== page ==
Kate: So, part of the rollout of Social Credit’s terrible bills was the initial elimination of 1000 teaching positions, and, the day after introducing their bills, 400 employees received pink slips, and the government expressed its intention of terminating 1600 civil servants by October 31st, which is when the OBCGU contract would lapse. Many of the initial 400 that were terminated were in the human resources ministry, which severely disrupted social services — this is impacting abused children, welfare recipients, women seeking shelter from abuse, people with disabilities, etc. And what’s happening at this point is that the October 31st deadline is really looming, and poll on the first week of October asked the somewhat-torqued question, which was, “If the Solidarity movement were to call a general strike in BC in order to bring about new provincial elections, would you personally stay off the job?” 19.7% said yes, 6.9% would consider, 23.6% have no job to stay away from, and 45.7% rejected an unlimited general strike to bring the government down.

Joel: At first glance, it’s like, okay, an overall and a majority block seems to reject it — but, if you add those numbers up, 20% are in the tank for a general strike, 7% are willing to come on board if it sounds cool, 24% have no job to go on strike from [laughs], so they’ll probably join a picket line anyways. So, you have a substantial slice of population that’s pretty on board for a general strike based on that poll — which, the crafting of the poll for that question is not particularly great, and, even then, the results are quite encouraging.

Kate: So, this is very curious to me, and I’d be curious to see what the results were here, because I’d say 20% is, in any workplace, your bare minimum unless it’s a really hot shop or a really anti-union place. It’s probably the number of people at any given time who are always willing to go on strike or are always willing to do anything. So I guess what’s interesting to me about this is that it almost suggests that Operation Solidarity was just a really successful mobilizing effort rather than actually pushing people towards a willingness to take strike action, which I think is indicative of the extremely poor strategic decisions being made by organized labour over this time period and, probably, the lack of resources they puot into strike prep in the work sites they represented.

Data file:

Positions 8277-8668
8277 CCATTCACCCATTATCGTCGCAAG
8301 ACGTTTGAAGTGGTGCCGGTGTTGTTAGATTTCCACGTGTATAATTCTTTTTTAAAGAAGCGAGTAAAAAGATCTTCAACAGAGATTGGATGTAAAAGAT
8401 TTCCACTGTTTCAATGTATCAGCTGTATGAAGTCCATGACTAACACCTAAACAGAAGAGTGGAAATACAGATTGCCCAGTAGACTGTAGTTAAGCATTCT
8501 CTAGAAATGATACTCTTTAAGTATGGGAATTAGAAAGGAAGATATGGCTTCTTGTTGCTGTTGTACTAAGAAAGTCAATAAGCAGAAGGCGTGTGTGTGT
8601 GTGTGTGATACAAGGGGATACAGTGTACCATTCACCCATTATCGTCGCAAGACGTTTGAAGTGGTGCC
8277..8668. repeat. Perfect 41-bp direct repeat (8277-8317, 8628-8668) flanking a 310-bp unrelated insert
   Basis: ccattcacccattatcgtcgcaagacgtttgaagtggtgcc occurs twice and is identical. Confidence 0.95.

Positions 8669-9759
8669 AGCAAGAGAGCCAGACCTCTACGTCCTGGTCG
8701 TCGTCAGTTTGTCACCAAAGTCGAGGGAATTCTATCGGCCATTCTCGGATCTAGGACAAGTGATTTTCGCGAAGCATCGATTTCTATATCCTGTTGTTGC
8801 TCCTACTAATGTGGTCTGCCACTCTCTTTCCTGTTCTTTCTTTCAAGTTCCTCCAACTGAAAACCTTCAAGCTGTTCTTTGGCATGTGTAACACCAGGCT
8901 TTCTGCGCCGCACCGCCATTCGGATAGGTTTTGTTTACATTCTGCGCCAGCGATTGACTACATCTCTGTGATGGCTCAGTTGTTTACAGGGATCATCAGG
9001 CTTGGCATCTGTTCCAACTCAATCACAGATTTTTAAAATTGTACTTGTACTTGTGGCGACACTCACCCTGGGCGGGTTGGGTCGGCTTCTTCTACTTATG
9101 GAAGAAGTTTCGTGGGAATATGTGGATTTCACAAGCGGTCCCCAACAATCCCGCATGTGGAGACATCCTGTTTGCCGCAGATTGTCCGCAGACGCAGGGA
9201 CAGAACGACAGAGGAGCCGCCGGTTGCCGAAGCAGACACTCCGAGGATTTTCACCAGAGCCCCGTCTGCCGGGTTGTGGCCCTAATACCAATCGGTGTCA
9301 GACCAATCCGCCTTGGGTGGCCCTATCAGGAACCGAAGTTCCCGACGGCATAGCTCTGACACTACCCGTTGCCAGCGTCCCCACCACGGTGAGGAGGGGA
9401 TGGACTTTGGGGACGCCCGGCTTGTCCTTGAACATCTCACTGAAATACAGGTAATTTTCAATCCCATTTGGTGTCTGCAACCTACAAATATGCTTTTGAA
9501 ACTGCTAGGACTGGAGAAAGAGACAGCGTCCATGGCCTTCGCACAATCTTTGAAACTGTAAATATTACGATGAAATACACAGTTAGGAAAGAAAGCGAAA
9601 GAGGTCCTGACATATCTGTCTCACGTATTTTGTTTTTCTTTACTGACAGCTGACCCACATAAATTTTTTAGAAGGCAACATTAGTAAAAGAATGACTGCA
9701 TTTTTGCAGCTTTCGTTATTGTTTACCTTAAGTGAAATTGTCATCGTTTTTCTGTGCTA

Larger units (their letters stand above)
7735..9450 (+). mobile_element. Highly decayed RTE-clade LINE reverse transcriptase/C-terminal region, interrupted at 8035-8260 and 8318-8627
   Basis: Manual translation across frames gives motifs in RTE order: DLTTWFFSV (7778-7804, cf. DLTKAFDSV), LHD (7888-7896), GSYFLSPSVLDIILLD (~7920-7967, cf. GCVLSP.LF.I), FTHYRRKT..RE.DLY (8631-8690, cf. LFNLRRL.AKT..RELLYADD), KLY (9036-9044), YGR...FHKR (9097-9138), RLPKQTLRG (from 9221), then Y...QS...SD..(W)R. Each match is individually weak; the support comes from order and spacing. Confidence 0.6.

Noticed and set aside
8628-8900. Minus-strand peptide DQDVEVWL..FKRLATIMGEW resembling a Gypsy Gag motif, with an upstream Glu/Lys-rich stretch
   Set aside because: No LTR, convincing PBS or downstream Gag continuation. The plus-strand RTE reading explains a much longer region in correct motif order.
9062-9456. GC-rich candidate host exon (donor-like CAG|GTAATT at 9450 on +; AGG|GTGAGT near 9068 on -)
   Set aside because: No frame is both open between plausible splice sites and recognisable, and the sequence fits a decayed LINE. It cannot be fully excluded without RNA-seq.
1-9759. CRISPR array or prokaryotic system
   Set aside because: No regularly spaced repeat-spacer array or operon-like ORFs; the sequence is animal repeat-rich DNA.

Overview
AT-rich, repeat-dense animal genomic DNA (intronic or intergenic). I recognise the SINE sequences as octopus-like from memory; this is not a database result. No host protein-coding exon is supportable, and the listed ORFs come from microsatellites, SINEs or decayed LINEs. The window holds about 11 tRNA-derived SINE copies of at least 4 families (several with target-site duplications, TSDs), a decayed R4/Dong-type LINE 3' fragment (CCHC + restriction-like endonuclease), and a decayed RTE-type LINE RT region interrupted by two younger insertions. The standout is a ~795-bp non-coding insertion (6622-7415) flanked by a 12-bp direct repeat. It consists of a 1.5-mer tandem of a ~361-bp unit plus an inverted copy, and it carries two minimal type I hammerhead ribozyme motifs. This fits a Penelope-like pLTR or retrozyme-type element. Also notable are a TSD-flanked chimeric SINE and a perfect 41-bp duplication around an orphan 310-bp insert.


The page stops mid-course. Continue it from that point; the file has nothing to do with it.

Joel: And I think it’s worth thinking through, also — Operation Solidarity is not really pumping up a general strike. If anything, they’re trying to contain expectations about that during this period. So, despite their efforts to tamp those expectations down, you still have a solid 20% locked in, of the general population, that’s pro-general strike.

Kate: And many were calling for a general strike. The Gulf Island Solidarity Coalition was calling for one. Some spoke of merging Operation Solidarity and the Solidarity Coalition to unite forces for a full, unlimited general strike, and, after the October 15th demonstration, the Vancouver District Labour Council did endorse a general strike, and they actually had an ad hoc general strike committee that surfaced at the time.

Patrick: So, between October 22nd and October 23rd, there was a delegated conference of the provincial Solidarity Coalition. There, Jean Swanson says that people came to the conference, quote, “Anticipating there would be a general strike.” Renate Shearer, one of the Solidarity Committee chairs and an ex-Human Rights Commission Member, said, quote, “No question — people came to that meeting to plan for the general strike.” That was not the agenda of the meeting. Resolutions calling for a general strike came from Prince George and Prince Rupert delegates, and Port Alberni delegates called for, quote, “A general strike until the entire legislative package has been withdrawn.” Art Kube, however, wanted to narrow things down. At the same delegated Solidarity Coalition conference, Art announced his intention to abandon anything that did not pertain directly to the immediate, narrow interests of organized labour, arguing that labour issues were bargainable — and I’m quoting here — but social and human rights were not. He did not get a good reception from the floor.

Karen: By late October, there’s a special committee within Operation Solidarity which plans a drawn-out timetable for escalating public sector job action. First would be the BCGEU leaving work for a new contract on Tuesday, November 1st. November 8th : education sector would go on strike. November 10th : Crown corporations, Insurance Corporation of British Columbia, and ferry workers. November 14th: municipal workers and bus drivers. November 18th: hospital and health employees. This sounded like an escalating general strike plan to most people, but, internally, Operation Solidarity was telling their spokespeople to avoid using the term “general strike” and, instead, let others use it. There is a growing disconnect here between public expectations, and the rhetoric such as terms like “general strike” and “repealing the entire package,” and what the labour leadership is seeking, which is to put pressure.